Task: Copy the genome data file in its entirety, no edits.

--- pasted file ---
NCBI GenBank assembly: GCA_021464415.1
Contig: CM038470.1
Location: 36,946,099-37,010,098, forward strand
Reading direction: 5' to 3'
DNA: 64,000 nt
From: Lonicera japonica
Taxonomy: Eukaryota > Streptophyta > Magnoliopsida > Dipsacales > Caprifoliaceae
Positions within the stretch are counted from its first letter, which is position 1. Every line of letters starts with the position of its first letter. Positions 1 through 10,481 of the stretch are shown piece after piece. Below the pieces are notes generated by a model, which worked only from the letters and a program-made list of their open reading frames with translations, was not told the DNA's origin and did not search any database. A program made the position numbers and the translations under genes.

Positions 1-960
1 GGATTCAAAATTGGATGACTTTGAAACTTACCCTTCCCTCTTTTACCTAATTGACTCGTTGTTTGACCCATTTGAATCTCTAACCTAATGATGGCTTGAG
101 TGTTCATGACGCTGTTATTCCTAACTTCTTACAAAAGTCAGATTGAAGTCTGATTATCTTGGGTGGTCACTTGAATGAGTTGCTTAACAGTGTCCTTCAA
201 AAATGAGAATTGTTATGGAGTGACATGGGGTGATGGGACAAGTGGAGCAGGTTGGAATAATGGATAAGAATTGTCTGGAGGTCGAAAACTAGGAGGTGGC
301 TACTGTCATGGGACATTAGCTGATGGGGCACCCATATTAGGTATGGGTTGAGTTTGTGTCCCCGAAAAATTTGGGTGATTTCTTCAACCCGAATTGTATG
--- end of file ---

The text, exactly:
NCBI GenBank assembly: GCA_021464415.1
Contig: CM038470.1
Location: 36,946,099-37,010,098, forward strand
Reading direction: 5' to 3'
DNA: 64,000 nt
From: Lonicera japonica
Taxonomy: Eukaryota > Streptophyta > Magnoliopsida > Dipsacales > Caprifoliaceae
Positions within the stretch are counted from its first letter, which is position 1. Every line of letters starts with the position of its first letter. Positions 1 through 10,481 of the stretch are shown piece after piece. Below the pieces are notes generated by a model, which worked only from the letters and a program-made list of their open reading frames with translations, was not told the DNA's origin and did not search any database. A program made the position numbers and the translations under genes.

Positions 1-960
1 GGATTCAAAATTGGATGACTTTGAAACTTACCCTTCCCTCTTTTACCTAATTGACTCGTTGTTTGACCCATTTGAATCTCTAACCTAATGATGGCTTGAG
101 TGTTCATGACGCTGTTATTCCTAACTTCTTACAAAAGTCAGATTGAAGTCTGATTATCTTGGGTGGTCACTTGAATGAGTTGCTTAACAGTGTCCTTCAA
201 AAATGAGAATTGTTATGGAGTGACATGGGGTGATGGGACAAGTGGAGCAGGTTGGAATAATGGATAAGAATTGTCTGGAGGTCGAAAACTAGGAGGTGGC
301 TACTGTCATGGGACATTAGCTGATGGGGCACCCATATTAGGTATGGGTTGAGTTTGTGTCCCCGAAAAATTTGGGTGATTTCTTCAACCCGAATTGTATG